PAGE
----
# Integral Transforms in Science and Engineering

• Kurt Bernardo Wolf
Book

Part of the Mathematical Concepts and Methods in Science and Engineering book series (MCSENG, volume 11)

1. Front Matter
Pages i-xiii
2. ### Finite-Dimensional Vector Spaces and the Fourier Transform

1. Front Matter
Pages 1-2
2. Kurt Bernardo Wolf
Pages 3-42
3. Kurt Bernardo Wolf
Pages 43-99
4. Kurt Bernardo Wolf
Pages 101-135
3. ### Fourier and Bessel Series

1. Front Matter
Pages 137-138
2. Kurt Bernardo Wolf
Pages 139-194
3. Kurt Bernardo Wolf
Pages 195-220
4. Kurt Bernardo Wolf
Pages 221-251
4. ### Fourier and Related Integral Transforms

1. Front Matter
Pages 253-254
2. Kurt Bernardo Wolf
Pages 255-332
3. Kurt Bernardo Wolf
Pages 333-378
5. ### Canonical Transforms

1. Front Matter
Pages 379-379
2. Kurt Bernardo Wolf
Pages 381-416
3. Kurt Bernardo Wolf
Pages 417-444
6. Back Matter
Pages 445-489

### Introduction

Integral transforms are among the main mathematical methods for the solution of equations describing physical systems, because, quite generally, the coupling between the elements which constitute such a system-these can be the mass points in a finite spring lattice or the continuum of a diffusive or elastic medium-prevents a straightforward "single-particle" solution. By describing the same system in an appropriate reference frame, one can often bring about a mathematical uncoupling of the equations in such a way that the solution becomes that of noninteracting constituents. The "tilt" in the reference frame is a finite or integral transform, according to whether the system has a finite or infinite number of elements. The types of coupling which yield to the integral transform method include diffusive and elastic interactions in "classical" systems as well as the more common quantum-mechanical potentials. The purpose of this volume is to present an orderly exposition of the theory and some of the applications of the finite and integral transforms associated with the names of Fourier, Bessel, Laplace, Hankel, Gauss, Bargmann, and several others in the same vein. The volume is divided into four parts dealing, respectively, with finite, series, integral, and canonical transforms. They are intended to serve as independent units. The reader is assumed to have greater mathematical sophistication in the later parts, though.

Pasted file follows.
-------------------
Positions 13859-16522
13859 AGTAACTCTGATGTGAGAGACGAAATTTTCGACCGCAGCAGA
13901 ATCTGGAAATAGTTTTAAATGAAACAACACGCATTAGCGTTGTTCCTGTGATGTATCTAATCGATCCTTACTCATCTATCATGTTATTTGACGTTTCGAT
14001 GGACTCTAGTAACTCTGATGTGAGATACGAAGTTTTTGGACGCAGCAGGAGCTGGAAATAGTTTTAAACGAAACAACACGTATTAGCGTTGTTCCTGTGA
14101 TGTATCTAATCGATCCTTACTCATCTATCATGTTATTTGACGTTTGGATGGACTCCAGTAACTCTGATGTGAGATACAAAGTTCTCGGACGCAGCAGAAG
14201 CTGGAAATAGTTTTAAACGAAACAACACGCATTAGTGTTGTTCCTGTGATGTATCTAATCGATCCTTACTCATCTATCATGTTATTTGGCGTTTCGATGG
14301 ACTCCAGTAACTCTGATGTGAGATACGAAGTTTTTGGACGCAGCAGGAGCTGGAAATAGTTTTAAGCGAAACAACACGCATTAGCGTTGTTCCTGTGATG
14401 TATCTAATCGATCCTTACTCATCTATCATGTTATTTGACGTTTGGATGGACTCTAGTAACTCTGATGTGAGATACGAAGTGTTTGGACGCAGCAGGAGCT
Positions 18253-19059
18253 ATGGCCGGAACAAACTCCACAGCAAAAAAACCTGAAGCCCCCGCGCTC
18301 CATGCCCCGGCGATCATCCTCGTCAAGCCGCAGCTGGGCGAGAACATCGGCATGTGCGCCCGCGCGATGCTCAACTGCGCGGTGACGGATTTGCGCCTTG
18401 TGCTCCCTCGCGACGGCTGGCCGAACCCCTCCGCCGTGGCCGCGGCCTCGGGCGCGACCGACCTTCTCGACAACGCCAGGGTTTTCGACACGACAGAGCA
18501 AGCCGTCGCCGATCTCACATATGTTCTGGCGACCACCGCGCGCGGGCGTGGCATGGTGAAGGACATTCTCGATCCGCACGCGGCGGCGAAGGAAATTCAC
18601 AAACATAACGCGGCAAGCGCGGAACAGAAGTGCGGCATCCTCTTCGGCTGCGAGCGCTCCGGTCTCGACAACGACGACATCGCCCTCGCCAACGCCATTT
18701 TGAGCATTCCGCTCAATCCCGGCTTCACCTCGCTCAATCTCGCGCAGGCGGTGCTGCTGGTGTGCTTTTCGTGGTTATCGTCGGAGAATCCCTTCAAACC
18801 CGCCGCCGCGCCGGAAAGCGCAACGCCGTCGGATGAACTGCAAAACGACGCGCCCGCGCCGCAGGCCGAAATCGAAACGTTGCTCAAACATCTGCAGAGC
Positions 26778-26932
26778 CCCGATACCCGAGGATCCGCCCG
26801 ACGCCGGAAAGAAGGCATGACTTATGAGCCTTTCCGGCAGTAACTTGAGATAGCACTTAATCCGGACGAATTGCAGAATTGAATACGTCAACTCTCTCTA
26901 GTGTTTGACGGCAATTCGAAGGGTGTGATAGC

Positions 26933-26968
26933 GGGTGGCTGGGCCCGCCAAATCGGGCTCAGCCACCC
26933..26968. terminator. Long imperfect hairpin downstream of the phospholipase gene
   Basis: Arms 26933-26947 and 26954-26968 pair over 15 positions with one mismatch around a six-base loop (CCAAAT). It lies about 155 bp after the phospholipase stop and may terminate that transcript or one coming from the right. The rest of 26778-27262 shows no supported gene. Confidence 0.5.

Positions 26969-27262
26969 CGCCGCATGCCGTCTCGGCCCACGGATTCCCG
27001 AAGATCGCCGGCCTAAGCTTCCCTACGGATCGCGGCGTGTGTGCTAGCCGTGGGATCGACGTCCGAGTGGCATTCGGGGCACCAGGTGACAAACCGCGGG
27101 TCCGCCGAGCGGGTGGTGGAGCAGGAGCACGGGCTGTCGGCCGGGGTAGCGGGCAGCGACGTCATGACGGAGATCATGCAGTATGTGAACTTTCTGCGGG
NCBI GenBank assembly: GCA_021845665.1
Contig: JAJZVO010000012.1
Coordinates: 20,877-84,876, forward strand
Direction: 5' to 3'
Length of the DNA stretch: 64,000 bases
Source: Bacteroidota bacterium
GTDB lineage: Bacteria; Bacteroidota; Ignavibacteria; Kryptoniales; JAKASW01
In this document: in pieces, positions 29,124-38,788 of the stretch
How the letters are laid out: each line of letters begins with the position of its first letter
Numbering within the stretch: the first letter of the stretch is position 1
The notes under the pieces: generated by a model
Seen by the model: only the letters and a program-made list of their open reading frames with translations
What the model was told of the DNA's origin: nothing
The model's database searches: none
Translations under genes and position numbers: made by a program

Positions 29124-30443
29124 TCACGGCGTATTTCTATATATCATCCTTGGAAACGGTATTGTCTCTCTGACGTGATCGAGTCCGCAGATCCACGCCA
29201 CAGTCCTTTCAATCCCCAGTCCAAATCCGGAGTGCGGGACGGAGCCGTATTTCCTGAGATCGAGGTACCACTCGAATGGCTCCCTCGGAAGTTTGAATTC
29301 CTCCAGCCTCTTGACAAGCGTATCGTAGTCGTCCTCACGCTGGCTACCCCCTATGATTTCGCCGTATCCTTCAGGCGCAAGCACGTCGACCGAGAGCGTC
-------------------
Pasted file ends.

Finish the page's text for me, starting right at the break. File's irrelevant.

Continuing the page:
### Keywords

Canon Finite Lattice Mathematica Volume equation form integral integral transform interaction system types

#### Authors and affiliations

• Kurt Bernardo Wolf
• 1
1. 1.Instituto de Investigaciones en Matemáticas Aplicadas y en SistemasUniversidad Nacional Autónoma de MéxicoMéxico D.F.México

### Bibliographic information

• DOI https://doi.org/10.1007/978-1-4757-0872-1